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People have used lavender for centuries to relieve stress and help with sleep. Today, many people use lavender oil as a complementary therapy for anxiety, though evidence for its effectiveness is mixed.
Lavender oil is an essential oil that comes from the lavender plant. People use it for aromatherapy, either by inhaling its scent via a diffuser or steam or by diluting it in a carrier oil to apply to the skin.
This article looks at whether lavender essential oil can help with anxiety, a range of lavender oil products, and how to use them safely.
Although research suggests that essential oils may have some health benefits, it is important to remember that the Food and Drug Administration (FDA) do not monitor or regulate the purity or quality of these. A person should talk with their healthcare provider before using essential oils, and they should be sure to research the quality of a brand’s products. A person should always do a patch test before trying a new essential oil.
Traditional herbal medicine has long associated lavender with sleep, relaxation, and pain relief. However, research into its effectiveness as a treatment for anxiety is still ongoing.
A 2018 study on mice showed that linalool, one of the compounds in lavender, had similar effects on the brain as common anxiety medications, such as selective serotonin reuptake inhibitors (SSRIs) and benzodiazepines.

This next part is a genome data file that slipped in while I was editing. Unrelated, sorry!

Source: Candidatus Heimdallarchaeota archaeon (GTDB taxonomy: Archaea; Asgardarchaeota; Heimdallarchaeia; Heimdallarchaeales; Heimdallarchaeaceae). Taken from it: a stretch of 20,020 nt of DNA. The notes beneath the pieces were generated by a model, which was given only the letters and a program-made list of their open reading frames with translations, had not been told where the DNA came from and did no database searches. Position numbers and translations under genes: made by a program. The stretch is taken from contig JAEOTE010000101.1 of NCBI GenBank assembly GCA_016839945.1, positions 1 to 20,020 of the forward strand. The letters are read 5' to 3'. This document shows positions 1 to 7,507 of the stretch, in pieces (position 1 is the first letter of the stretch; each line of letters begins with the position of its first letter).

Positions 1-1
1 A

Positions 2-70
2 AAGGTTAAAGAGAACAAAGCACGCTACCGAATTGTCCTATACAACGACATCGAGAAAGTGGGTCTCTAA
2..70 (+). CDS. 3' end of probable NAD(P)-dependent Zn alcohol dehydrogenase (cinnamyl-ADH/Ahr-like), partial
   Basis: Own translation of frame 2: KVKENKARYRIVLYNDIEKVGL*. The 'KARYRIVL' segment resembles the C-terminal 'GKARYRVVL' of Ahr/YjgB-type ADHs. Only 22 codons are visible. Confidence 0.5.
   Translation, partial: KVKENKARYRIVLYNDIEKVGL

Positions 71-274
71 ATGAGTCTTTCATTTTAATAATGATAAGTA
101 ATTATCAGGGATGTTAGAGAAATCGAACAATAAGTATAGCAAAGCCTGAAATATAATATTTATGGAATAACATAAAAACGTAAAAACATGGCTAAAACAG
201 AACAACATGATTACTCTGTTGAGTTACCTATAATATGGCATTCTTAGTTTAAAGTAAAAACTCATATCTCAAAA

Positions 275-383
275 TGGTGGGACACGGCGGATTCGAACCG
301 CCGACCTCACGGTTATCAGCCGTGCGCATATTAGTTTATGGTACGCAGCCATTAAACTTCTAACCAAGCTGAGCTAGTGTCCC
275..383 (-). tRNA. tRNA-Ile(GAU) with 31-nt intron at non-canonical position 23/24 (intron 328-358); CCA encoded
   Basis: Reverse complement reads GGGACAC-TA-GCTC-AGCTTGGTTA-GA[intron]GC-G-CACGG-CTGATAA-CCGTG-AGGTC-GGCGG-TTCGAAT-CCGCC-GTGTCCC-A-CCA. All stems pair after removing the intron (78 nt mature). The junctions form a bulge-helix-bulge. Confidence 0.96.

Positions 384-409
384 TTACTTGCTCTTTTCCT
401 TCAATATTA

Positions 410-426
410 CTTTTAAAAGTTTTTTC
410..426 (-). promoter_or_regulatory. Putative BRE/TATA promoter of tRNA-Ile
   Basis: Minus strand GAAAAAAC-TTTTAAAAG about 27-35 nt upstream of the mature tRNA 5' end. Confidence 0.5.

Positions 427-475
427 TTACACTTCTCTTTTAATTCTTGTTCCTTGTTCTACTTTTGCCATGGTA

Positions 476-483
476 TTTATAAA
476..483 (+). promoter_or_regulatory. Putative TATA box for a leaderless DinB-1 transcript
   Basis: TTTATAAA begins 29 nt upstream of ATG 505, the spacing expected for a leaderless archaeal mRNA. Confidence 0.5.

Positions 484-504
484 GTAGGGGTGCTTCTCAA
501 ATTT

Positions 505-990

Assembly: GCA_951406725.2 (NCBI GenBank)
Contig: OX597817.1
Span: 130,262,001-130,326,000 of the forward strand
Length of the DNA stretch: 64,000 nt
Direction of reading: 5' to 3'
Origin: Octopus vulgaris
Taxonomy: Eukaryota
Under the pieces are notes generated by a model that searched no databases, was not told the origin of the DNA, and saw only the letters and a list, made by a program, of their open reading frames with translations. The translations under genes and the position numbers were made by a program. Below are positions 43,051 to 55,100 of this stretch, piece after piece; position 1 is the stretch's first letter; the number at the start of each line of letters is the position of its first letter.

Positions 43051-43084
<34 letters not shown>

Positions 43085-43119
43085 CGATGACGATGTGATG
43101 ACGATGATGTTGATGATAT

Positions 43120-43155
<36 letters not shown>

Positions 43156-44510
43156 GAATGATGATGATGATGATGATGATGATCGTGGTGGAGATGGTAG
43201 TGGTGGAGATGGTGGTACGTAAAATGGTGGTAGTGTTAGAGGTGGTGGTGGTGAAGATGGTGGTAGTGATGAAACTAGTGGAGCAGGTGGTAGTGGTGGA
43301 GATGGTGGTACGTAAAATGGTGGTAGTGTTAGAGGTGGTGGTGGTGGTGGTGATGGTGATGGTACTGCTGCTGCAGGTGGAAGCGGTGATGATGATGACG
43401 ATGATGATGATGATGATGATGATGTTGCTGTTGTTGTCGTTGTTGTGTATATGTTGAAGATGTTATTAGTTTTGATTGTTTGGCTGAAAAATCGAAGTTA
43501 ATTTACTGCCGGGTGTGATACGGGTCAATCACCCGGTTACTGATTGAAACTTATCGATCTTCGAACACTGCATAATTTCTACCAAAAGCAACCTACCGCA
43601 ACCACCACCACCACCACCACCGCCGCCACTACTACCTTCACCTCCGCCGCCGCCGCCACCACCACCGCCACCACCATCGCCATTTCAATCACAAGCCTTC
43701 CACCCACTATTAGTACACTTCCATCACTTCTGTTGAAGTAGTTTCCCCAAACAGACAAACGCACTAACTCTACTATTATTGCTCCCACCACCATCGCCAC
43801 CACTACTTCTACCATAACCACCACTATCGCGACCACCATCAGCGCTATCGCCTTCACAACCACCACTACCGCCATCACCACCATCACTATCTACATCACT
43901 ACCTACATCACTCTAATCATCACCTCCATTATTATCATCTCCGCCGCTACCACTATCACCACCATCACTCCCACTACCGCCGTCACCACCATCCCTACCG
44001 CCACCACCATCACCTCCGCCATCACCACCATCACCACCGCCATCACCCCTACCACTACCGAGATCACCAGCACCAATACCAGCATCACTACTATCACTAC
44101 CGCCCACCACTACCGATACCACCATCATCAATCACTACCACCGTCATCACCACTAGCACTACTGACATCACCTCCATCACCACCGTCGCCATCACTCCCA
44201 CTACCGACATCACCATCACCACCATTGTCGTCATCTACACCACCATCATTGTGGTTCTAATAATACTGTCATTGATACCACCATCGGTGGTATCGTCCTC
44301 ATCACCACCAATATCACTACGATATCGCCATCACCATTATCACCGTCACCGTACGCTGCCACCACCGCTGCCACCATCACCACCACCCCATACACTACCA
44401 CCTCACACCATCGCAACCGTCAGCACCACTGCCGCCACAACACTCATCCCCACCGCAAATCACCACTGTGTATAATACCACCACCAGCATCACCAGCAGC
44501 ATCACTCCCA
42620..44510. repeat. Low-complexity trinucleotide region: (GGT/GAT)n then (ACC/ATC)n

This could explain how lavender might reduce anxiety in humans. However, according to the National Centre for Complementary and Integrative Health (NCCIH), there are not enough high-quality human studies on lavender to confirm its effectiveness.
Overall, scientists need to carry out more studies to determine if using lavender essential oil could be a safe, effective treatment for anxiety.
According to the NCCIH, lavender oil is likely safe when used in moderation. However, because lavender oil may influence neurotransmitters, it could potentially interact with other substances that alter a person’s brain chemistry. These include:
- benzodiazepines, such as diazepam (Valium)
- herbal remedies for anxiety or depression, such as St. John’s Wort
People who use any medications or supplements or are pregnant or breastfeeding should consult a healthcare professional before using lavender essential oil.
Learn more about lavender here.
If a person wishes to try lavender oil, and it is safe for them to do so, there are many options to choose from. However, not all are of high quality.
The following products:
- contain real lavender essential oil
- do not contain artificial fragrance
- are quality-checked by a third party
Please note that the statements below are based only on research. No one at Medical News Today, including the writer, has tried these products.
Plant Therapy Organic Lavender Essential Oil
This pure lavender essential oil comes from Bulgarian Lavandula augustifolia plants. Certified organic by the United States Department of Agriculture (USDA), each batch undergoes quality testing via gas chromatography-mass spectrometry (GC-MS).
GC-MS testing separates the individual compounds in an essential oil and measures what percentage of these compounds the oil contains. This helps to verify the oil’s purity and quality.
As a pure, undiluted essential oil, a person could use this product in various ways. It is suitable for use in a diffuser or carrier oil for topical application. The manufacturers recommend diluting it to 2-5% with the chosen carrier oil.
Red Silk Essentials Lavender Pre-Diluted Roll-on
Roll-on essential oil products are pre-diluted blends a person can apply directly to their skin. They allow someone to carry an essential oil with them throughout the day, applying in small amounts to the wrists to inhale the scent.